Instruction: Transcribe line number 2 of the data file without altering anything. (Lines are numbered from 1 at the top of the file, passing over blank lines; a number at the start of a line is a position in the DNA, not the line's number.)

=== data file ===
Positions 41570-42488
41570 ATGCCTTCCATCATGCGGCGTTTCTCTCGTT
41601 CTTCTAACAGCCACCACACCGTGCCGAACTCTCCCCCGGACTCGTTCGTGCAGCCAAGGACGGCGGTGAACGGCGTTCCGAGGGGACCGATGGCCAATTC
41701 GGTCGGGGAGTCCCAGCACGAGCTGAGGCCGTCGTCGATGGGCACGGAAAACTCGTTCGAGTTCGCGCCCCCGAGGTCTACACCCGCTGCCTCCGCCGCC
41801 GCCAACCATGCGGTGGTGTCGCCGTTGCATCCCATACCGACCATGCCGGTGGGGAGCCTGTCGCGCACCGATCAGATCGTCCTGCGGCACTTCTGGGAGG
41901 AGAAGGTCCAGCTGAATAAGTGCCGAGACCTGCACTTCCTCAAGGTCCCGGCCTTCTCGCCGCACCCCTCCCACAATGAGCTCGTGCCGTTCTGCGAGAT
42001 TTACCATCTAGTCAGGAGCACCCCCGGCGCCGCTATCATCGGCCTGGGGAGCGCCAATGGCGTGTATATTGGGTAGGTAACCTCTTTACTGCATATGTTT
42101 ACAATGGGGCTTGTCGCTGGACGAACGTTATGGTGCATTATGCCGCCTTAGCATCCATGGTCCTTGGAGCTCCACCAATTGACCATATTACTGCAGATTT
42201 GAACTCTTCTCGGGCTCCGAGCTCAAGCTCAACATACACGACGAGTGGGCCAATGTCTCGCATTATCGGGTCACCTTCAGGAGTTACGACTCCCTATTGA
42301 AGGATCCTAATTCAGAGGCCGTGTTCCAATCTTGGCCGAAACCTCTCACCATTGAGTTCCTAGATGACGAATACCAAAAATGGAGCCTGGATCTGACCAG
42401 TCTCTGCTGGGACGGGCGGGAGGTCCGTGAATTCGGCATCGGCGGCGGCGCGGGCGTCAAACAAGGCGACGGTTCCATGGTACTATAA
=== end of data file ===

41570 ATGCCTTCCATCATGCGGCGTTTCTCTCGTT